Can Mercedes’ Silverstone upgrades turn the British Grand Prix into a proper three-way fight?
There was hardly a soul around driving in through Silverstone’s main gate and over the bridge into the infield very early on Thursday morning. Come the weekend, though, it will be very different, with a record 400,000 fans expected to pack into the place over three days.
In many ways, it was the calm before a potential storm – but one on track, rather than in the sky. Ahead of the season, there was hope Ferrari would join the title fight this year and make it a three-way fight with Red Bull and Mercedes. They held up their end of the bargain only for reigning world champions Mercedes to drop back.
But following an upgrade in Barcelona, Mercedes have shown the potential to haul themselves back into contention, and with a significant new package for Silverstone – where they traditionally bring an impressive suite of updates – combined with a smooth surface that should sooth their bouncing misery, and a track layout that plays to the Silver Arrows strengths, there is widespread belief this could be a great weekend for the team.
“It’s always exciting coming to Silverstone, my home race,” said George Russell, who is the only driver to have finished inside the top-five at every race this season, when we chatted on Thursday at Silverstone. “As a team, we have a lot to be intrigued and excited about. We’re definitely not getting carried away. On paper, this should be a more competitive weekend than we have seen recently.”
His seven-time world champion team mate Lewis Hamilton added: “It’s always nice having upgrades. The amount of incredible work that goes on in the background is overwhelming and phenomenal to see. People are delivering and it’s always a big push to bring these components under the current circumstances. I’m very proud of everyone, very grateful and I hope it comes out on track.”
The favourites, though, are Red Bull – winners of the last six events and carrying the kind of momentum they last showed back in 2013 when the Milton Keynes-based outfit won their fourth double championship on the bounce. The RB18’s supreme straight-line speed will make Max Verstappen a potent force once more, especially as it’ll feature yet more upgrades, with the Dutchman looking to extend his already handsome 46-point championship lead.
Unsurprisingly, he played everything down – even saying his run of five wins out of six is “nothing to celebrate” because all he really cares about is being at the top at the end of the season. But he spoke in a tone that belied a certain confidence about his chances of continuing his fine of form. "It’s a bit too early to say at the moment [about the threat from Mercedes and Ferrari],” he said.
“Every single race weekend has been a bit different in terms of gaps between certain teams. From our side, we’ll just try to do the best we can here. We know what we have with the car and [we will] just try to optimise everything. But also this is one track layout – there are so many different layouts you have to be good at."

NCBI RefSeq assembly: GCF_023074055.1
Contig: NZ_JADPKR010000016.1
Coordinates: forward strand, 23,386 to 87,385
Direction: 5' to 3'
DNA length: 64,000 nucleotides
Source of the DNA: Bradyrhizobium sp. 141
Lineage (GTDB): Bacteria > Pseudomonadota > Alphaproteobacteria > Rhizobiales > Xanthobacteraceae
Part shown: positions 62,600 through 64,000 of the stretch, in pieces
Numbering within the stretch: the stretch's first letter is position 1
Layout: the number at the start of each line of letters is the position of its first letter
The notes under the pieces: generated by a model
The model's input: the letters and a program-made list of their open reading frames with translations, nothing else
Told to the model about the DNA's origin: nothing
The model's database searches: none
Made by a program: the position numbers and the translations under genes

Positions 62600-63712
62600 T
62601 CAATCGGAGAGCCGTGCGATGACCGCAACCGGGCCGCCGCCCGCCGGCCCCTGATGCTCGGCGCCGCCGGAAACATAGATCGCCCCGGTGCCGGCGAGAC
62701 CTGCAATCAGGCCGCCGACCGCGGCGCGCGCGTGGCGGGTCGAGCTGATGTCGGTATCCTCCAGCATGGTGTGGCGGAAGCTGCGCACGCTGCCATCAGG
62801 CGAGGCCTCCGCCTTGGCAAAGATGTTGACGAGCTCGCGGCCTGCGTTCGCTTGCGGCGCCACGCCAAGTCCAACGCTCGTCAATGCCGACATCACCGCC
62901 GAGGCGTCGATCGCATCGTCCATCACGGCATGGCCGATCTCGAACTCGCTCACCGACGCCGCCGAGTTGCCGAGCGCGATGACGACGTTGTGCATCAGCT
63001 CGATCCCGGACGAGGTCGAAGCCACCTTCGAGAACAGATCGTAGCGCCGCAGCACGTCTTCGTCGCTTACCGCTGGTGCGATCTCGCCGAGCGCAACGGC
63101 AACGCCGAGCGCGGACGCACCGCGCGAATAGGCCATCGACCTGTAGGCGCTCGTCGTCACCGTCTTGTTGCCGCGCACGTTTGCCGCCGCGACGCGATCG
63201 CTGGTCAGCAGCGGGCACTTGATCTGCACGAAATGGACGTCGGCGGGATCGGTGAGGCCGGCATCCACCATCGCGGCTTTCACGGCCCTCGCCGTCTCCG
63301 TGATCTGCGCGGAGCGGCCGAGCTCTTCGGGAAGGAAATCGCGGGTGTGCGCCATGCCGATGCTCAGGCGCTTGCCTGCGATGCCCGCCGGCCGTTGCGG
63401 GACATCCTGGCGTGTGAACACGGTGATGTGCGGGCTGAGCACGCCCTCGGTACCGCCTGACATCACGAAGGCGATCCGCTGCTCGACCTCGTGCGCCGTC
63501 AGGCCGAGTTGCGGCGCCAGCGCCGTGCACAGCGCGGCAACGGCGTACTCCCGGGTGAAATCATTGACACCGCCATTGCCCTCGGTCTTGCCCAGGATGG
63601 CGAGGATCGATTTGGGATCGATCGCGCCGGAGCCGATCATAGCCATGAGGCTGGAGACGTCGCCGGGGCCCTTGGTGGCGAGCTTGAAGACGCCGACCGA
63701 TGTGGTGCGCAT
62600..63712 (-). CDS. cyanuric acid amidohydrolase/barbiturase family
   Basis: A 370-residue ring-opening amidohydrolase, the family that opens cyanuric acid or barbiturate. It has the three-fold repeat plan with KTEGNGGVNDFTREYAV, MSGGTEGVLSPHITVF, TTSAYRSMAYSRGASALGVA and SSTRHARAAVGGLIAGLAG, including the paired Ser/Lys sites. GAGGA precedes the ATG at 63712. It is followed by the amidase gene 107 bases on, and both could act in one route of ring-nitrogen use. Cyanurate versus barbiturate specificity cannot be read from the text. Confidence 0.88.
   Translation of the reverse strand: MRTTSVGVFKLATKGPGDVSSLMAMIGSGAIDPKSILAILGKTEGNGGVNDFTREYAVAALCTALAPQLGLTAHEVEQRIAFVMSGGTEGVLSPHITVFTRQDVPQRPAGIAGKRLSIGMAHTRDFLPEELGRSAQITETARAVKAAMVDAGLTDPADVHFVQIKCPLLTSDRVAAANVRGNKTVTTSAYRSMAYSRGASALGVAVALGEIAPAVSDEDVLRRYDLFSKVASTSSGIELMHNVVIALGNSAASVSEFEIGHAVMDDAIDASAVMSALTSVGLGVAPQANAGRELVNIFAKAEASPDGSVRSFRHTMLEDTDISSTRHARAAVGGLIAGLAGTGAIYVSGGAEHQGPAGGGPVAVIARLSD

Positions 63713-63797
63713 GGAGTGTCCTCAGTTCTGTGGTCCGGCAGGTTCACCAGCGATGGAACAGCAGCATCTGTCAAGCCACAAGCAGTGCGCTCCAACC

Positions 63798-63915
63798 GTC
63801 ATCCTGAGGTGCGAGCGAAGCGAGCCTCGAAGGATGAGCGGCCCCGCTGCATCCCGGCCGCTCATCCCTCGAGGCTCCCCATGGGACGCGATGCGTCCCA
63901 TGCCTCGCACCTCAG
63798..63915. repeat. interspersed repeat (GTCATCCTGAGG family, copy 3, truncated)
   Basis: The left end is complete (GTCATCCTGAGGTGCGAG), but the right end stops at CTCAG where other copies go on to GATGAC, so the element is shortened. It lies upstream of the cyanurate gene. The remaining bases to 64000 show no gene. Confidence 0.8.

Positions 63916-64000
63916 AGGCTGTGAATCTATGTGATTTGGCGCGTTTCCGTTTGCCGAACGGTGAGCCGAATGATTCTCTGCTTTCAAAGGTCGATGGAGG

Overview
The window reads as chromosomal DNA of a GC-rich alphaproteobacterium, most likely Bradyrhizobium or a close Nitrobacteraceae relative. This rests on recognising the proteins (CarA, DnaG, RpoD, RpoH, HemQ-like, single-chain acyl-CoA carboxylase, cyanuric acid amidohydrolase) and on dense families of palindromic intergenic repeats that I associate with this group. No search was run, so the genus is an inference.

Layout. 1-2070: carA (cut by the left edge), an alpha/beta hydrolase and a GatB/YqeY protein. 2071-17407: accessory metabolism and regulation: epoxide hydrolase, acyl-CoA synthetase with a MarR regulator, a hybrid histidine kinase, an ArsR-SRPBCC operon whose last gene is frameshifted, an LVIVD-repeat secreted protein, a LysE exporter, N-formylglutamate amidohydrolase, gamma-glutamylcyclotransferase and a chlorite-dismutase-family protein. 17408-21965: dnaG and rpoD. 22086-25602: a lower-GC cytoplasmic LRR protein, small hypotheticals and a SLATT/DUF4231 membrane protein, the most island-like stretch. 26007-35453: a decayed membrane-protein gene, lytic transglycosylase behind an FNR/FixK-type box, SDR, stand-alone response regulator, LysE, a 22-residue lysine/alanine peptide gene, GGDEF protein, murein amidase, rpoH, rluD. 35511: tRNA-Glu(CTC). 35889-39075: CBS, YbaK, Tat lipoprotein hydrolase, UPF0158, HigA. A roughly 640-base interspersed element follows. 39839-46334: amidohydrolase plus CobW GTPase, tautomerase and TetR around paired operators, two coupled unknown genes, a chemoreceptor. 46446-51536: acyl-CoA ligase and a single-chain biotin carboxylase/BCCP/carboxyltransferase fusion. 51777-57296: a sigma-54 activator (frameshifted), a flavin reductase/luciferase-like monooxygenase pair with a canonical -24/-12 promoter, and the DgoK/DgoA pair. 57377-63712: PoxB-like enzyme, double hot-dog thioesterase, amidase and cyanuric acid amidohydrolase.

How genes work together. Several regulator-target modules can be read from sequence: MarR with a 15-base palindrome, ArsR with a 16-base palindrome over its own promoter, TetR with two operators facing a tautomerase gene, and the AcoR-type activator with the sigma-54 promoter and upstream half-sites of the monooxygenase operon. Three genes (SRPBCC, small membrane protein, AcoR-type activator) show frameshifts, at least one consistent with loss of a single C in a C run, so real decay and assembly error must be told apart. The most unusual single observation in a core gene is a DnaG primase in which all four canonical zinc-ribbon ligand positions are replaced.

Perhaps the dark horses here are Ferrari, whose early season charge has lost its way since F1 returned to Europe from Australia. Fundamentally, the car remains quick and capable of fighting for victory – but a combination of operational, strategic and mechanical issues have blunted their attack on both championships.
Canada was something of a reset for them last time out, though, with Charles Leclerc making good use of a fresh – albeit not updated – power unit and a new rear wing designed to cut the deficit to Red Bull in terms of straight-line speed to fight from the back of the grid to fifth. His team mate Carlos Sainz, meanwhile, delivered his best all round performance of the season, to fight for the win before finishing second.
The Ferrari should be quick around Silverstone, with Sainz getting the new rear wing here, too. Leclerc, meanwhile, has a fine record around the Northamptonshire circuit, having finished third, third and second in the last three runnings of the British Grand Prix, despite having a car that was not a podium contender on pure performance.
“I don’t know [why I’ve been so strong at Silverstone],” he said. “I love it. We just need the first place now! I really like this place. Considering the last three times we came here, it wasn’t the best car to fight for this position, so it was a good result. But this year we have a car to fight for the wins, so we will go for the win.”
He added: “It’s a fresh engine, hopefully no problems and we can have a clean weekend we are missing since before Barcelona, which is Miami I think. Hopefully we can finally have a good weekend and get the win.”
Few are tipping Leclerc to win – and it might be a step too far given Verstappen’s recent form. But he’s hungry for it, due a turn in fortunes and has a car that can get the final trophy he needs for his Silverstone set. Watching him fight for it – and attempt to fend off a championship-leading Red Bull and a resurgent Mercedes should be fun. Let’s get it on.